1.34±0.03A

48.67±1.19A

2.39±0.49A

80.37±2.36A

26.0±1.30A

33.0±1.40A

41.0±1.73A

CFL20

1.34±0.03A

48.5±1.11A

2.33±0.66A

80.73±4.1A

27.0±1.10A

31.33±3.51A

41.67±3.51A

CFL30

1.32±0.01A

49.27±0.45A

2.46±0.35A

81.13±2.24A

26.67±0.58A

29.0±2.30A

44.33±2.52A

Table 2 Pearson correlations between runoff, sediment yield, targeted soil properties, canopy cover, and treatment

Variable

Sediment Yield

g m–2

Runoff

mm

Bulk Density

Mg m–3

Total Porosity

%

Organic Matter Content

%

Canopy Cover

%

Sand

%

Clay

%

Silt

%

Treatment

–0.78**

–0.75**

–0.36ns

0.35ns

–0.13ns

0.10ns

0.15ns

–0.37ns

0.18ns

Sediment Yield, g m–2

1

–0.77**

0.32ns

–0.31ns

0.26ns

0.08ns

–0.36ns

0.13ns

0.07ns

Runoff, mm

1

0.27ns

–0.27ns

0.16ns

–0.09ns

–0.41ns

0.07ns

0.14ns

Bulk Density, Mg m–3

1

–1.00**

0.15ns

0.18ns

0.03ns

0.10ns

–0.08ns

Total Porosity, %

1

–0.15ns

–0.19ns

–0.02ns

–0.09ns

0.07ns

Organic Matter Content, %

1

0.12ns

–0.29ns

0.17ns

0.25ns

Canopy Cover, %

1

–0.16ns

–0.12ns

0.15ns

Sand, %

1

0.54**

–0.82**

Clay, %

1

–0.92**

Silt, %

1

Note: **p<0.01; ns: not significant

Table 3 ANOVA test results referred to the treatment effect on runoff and sediment yield

Source

d.f.

F

P value

 

Runoff

mm

Sediment yield

g m2

Runoff

Sediment

yield

Treatment

9

29.01

41.06

≤0.001**

≤0.001**

Note: **p<0.01

Table 4 Mean (±SD)of runoff, sediment yield, and runoff coefficient on different treatments; U= Untreated area, LMR1 = Litter mulch rate of 0.62 kg m-2, LMR2 = Litter mulch rate of 1.24 kg m-2, LMR3 = Litter mulch rate of 1.86 kg m-2, SMR1 = Straw mulch rate of 0.45 kg m-2, SMR2 = Straw mulch rate of 0.92 kg m-2, SMR3 = Straw mulch rate of 1.34 kg m-2, CFL10 = contour-felled logs with distance of 10 m, CFL20 = contour-felled logs with distance of 20 m, CFL30 = contour-felled logs with distance of 30 m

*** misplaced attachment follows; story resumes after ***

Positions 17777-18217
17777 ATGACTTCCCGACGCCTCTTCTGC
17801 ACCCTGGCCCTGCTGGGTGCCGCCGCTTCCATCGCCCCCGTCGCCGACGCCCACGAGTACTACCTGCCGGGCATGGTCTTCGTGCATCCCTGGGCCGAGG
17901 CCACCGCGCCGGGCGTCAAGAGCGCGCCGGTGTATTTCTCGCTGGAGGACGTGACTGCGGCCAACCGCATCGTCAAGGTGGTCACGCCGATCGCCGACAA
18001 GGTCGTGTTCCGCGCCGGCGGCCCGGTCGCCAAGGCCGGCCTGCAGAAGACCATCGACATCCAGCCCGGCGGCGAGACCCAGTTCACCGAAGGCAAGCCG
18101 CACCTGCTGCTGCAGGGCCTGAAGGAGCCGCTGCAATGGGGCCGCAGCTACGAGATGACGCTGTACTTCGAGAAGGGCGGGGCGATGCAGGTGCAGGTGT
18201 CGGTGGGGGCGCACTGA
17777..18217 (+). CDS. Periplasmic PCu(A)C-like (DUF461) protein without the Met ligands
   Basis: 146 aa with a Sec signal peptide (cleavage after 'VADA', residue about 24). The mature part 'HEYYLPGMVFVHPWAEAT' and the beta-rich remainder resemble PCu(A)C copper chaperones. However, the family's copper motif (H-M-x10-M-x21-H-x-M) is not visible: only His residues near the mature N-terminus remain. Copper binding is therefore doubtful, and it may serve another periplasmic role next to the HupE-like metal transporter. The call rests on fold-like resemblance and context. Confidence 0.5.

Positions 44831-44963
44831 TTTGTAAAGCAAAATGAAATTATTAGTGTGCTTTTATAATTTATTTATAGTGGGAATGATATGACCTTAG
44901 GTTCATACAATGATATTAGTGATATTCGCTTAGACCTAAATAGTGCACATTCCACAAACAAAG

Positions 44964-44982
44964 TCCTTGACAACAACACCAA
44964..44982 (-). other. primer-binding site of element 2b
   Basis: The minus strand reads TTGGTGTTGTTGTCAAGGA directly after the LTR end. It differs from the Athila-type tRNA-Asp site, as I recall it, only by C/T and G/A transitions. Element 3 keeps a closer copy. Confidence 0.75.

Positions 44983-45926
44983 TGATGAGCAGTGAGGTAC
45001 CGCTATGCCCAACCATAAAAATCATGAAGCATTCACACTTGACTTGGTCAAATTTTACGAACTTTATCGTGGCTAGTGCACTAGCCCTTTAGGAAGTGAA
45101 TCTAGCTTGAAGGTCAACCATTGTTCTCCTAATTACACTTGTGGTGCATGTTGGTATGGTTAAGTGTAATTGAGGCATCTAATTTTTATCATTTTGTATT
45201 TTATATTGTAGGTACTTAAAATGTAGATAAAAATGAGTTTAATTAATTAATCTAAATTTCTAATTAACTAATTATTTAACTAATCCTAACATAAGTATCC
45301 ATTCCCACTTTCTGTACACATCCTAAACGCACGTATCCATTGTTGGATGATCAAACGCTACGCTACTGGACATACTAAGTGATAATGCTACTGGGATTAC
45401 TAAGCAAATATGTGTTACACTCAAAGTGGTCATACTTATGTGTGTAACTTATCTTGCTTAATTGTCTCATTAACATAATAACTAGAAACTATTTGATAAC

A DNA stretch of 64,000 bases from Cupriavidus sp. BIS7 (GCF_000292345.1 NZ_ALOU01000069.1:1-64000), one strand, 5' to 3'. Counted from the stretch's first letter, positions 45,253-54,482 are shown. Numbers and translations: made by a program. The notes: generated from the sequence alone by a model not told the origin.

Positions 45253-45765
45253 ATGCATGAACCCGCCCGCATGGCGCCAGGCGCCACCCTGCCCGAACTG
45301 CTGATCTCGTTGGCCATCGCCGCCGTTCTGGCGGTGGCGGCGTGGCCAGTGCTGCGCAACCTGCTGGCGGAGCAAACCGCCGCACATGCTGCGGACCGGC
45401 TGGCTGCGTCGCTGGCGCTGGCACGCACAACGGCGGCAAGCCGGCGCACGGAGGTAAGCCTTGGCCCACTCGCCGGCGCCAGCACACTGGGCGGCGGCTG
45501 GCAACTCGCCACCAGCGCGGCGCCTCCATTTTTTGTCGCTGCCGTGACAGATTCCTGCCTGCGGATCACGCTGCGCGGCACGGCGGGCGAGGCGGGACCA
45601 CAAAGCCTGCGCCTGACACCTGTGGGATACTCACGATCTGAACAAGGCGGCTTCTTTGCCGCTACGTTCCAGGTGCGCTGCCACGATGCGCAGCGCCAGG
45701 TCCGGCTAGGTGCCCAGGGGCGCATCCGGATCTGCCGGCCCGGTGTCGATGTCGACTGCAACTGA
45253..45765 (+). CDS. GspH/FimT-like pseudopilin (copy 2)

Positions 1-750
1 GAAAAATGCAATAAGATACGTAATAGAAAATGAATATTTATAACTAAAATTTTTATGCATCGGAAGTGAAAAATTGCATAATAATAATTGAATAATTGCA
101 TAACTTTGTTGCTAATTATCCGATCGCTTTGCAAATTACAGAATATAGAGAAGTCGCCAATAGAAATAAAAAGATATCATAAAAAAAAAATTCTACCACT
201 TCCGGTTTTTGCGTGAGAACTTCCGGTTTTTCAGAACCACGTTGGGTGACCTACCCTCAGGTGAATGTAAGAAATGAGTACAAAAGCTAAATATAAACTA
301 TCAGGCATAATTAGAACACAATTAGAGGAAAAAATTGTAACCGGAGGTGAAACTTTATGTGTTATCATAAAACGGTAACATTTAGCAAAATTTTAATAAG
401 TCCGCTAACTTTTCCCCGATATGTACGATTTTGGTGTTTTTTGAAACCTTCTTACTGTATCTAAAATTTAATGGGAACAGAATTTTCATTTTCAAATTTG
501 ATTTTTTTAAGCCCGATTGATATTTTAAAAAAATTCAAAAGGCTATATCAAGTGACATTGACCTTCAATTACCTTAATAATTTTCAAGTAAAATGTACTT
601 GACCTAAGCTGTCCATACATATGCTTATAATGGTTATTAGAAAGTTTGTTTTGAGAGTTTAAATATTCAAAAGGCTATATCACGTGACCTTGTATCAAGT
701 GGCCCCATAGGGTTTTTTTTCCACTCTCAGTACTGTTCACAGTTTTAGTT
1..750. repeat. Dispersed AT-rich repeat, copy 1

Treatment

Runoff

mm

Sediment yield

g m2

Runoff coefficient

%

U

2.36±0.61A

11.84±2.37A

0.059±0.009A

LMR1

1.38±0.47BC

6.32±1.63B

0.030±0.002B

LMR2

1.07±0.42CD

4.26±0.89C

0.023±0.002CD

LMR3

0.93±0.34D

3.34±0.61C

0.019±0.002DE

SMR1

1.46±0.38B

6.76±1.76B

0.032±0.003B

SMR2

1.17±0.29BC

4.48±0.82C

0.025±0.004C

SMR3

1.06±0.23CD

3.56±0.68C

0.022±0.003CD

CFL10

0.39±0.13F

1.11±0.17D

0.007±0.001F

CFL20

0.28±0.11G

0.63±0.12D

0.005±0.001F

CFL30

0.69±0.17E

1.38±0.21D

0.014±0.002E

Note: Different letters after means within the same column indicate

significant differences by Duncan test (p<0.05)

Fig. 1 Study area in Tyrumrud forests in the Hyrcanian forests, schematic of the experimental design on machine operating trail

Fig. 2 Predicted runoff (y, mm) as a function of rainfall intensity (RI, mm) and litter mulch rate (LMR, A), straw mulch rate (SMR, B), and contour-felled logs with different distance (CFL, C) based on multivariate polynomial regression analysis

Fig. 3 Predicted sediment (y, g m-2) as a function of rainfall intensity (RI, mm) and litter mulch rate (LMR, A), straw mulch rate (SMR, B), and contour-felled logs with different distance (CFL, C) based on multivariate polynomial regression analysis

4. Discussion

Several studies have demonstrated a clear relationship between soil compaction and runoff following machinery-traffic, as soil compaction leads to increase soil bulk density, decrease total porosity and aeration, increase soil strength, which results in a reduction of water infiltration, and increase of surface runoff flow (Ekwue and Harrilal 2010, Majnounian and Jourgholami 2013, Etehadi Abari et al. 2017, Jourgholami et al. 2018a and b). The following sub-chapters have discussed the studied treatments, mulch rate, distance between logs, and rainfall intensity.